Ferguson, Missouri, is a majority-black city outside of St. Louis that is governed mostly by whites. The mayor is white. The police chief is white. The police force is 94 percent white. Only one of its six city council members is black. These facts, as much as anything, have shaped the protests over the police shooting of Michael Brown. Ferguson, with a 67 percent black population, is a place where the largest community has little political voice. Why is that?
David Kimball, a political science professor at the University of Missouri-St. Louis, has studied the dynamics of race and elections in St. Louis proper. He says that the pattern in Ferguson is common throughout the city’s inner-ring suburbs, where blacks have gradually replaced whites in recent decades.
The issue boils down to who votes.
Ferguson is roughly two-thirds black, but compared with the city’s whites, the community is younger, poorer (the city has a 22 percent poverty rate overall) and, as The New York Times recently wrote, somewhat transient, prone to moving “from apartment to apartment.”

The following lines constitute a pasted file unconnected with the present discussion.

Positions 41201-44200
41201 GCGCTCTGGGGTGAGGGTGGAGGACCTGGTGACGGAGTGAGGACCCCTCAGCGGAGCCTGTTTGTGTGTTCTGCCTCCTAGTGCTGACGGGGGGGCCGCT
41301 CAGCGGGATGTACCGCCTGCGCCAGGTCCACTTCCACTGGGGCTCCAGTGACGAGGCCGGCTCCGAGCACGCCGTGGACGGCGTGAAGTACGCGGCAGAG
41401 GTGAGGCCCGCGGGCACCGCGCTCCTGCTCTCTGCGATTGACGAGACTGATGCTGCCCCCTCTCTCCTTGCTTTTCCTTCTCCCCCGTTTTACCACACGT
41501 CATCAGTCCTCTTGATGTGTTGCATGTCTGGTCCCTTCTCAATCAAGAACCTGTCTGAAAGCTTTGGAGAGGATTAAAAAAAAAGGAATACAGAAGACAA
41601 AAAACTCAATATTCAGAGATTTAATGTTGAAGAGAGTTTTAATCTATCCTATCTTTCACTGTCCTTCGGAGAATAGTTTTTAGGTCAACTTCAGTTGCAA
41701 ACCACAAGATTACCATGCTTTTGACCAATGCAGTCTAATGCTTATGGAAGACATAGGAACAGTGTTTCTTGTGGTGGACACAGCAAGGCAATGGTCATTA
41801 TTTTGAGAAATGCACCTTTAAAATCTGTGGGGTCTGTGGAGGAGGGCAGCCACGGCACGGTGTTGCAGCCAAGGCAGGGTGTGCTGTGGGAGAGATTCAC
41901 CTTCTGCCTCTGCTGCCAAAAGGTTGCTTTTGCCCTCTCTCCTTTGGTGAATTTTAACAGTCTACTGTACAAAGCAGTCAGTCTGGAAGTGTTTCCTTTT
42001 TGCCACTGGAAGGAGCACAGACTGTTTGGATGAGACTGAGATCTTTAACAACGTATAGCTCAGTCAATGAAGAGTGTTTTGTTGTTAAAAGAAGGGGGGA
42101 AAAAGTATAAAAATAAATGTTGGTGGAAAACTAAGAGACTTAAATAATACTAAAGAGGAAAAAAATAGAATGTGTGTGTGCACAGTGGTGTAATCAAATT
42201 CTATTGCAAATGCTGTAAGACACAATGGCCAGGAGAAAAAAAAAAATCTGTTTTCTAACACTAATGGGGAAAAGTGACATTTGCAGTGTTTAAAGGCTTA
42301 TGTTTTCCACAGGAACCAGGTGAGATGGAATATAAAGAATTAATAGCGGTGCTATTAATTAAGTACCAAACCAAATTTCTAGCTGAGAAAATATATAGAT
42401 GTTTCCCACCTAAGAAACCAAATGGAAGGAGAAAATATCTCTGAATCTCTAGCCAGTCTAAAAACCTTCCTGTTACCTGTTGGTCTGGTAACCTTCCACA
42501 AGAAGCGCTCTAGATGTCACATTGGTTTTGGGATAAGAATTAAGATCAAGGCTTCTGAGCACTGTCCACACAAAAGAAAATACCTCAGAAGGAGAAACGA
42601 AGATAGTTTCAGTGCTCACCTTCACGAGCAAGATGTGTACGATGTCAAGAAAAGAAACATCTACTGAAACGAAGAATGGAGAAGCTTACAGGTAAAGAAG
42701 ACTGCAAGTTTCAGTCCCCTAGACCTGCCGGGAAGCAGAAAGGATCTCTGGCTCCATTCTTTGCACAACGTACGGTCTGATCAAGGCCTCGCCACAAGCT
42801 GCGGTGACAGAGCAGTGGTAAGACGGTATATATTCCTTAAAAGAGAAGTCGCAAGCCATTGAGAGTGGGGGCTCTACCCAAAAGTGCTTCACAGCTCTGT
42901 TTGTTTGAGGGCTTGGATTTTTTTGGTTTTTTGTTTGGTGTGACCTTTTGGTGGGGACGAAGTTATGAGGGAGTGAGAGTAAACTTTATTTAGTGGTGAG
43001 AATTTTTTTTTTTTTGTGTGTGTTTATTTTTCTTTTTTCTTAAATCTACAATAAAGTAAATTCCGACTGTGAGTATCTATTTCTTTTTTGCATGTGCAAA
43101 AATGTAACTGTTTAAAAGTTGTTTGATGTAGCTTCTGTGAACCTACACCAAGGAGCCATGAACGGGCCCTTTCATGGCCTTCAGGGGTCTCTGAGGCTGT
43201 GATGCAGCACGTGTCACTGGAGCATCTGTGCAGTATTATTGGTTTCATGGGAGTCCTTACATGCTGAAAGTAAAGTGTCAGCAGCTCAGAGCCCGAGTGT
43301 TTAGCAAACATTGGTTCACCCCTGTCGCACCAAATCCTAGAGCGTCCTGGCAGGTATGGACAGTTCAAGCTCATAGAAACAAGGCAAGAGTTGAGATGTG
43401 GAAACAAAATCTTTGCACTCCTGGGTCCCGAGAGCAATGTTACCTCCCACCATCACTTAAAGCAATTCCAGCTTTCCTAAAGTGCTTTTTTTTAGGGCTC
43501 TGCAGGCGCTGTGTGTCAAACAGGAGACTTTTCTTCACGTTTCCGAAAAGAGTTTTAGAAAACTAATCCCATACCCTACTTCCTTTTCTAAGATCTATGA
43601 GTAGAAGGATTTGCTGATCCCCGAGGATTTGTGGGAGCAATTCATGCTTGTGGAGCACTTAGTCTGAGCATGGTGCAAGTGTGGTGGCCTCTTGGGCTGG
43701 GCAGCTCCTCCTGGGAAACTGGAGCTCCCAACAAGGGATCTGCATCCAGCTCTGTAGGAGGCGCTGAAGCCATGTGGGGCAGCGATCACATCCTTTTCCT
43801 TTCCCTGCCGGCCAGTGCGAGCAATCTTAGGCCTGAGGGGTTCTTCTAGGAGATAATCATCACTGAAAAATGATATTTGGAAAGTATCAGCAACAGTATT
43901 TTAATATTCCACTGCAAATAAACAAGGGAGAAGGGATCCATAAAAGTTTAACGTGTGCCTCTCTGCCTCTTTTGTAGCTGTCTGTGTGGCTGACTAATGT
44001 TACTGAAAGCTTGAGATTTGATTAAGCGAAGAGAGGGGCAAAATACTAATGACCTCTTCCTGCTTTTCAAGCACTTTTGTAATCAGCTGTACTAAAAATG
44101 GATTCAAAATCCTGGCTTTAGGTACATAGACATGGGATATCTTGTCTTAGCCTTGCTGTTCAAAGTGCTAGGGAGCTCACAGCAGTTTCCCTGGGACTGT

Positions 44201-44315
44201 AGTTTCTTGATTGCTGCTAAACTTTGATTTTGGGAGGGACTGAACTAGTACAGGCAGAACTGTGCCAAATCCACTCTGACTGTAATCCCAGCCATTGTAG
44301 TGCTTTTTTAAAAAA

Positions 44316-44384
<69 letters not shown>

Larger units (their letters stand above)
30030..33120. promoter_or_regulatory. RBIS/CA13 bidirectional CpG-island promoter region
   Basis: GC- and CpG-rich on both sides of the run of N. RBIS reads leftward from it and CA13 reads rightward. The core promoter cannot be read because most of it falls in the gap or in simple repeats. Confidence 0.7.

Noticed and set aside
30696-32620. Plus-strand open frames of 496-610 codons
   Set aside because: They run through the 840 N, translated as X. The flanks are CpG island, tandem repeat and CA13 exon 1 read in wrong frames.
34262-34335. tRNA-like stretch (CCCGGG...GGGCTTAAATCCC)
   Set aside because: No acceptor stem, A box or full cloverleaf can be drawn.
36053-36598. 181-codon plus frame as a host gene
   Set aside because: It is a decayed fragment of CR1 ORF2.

All of these factors make black residents less likely to go to the polls, especially in low-turnout municipal elections. And so whites dominate politically. “The entire mobilization side of it is what accounts for the difference,” Mr. Kimball said.
Mr. Kimball told me about a recent school board election that put on display the city’s racial fissures. In 2013, Art McCoy, a young and promising school district superintendent, was suspended by the board without explanation. Mr. McCoy, who later resigned, was black, as were three-quarters of the district’s students. Six of the school board’s members were white, while the other was Hispanic. Local outrage grew quickly.
“It’s a white school board and then you have this black superintendent who so many people are impressed with,” Esther Haywood, president of the St. Louis County branch of the NAACP, told the St. Louis Post Dispatch. “Why are they trying to get rid of this black superintendent? We don’t know.”
In the wake of the controversy, three black candidates chose to run for the school board; despite the anger over Mr. McCoy’s ouster, only one managed to win a seat.
“I think the school board election is illustrative, because all the elements are there,” Mr. Kimball said. “You’d think, OK, this is going to motivate the African-American community. We’re going to see some changes. It’s kind of depressing from the standpoint of democracy serving all the constituents in the community.”
In other words, democracy doesn’t always serve the poor.
Jacob Weissmann is a senior correspondent for Slate.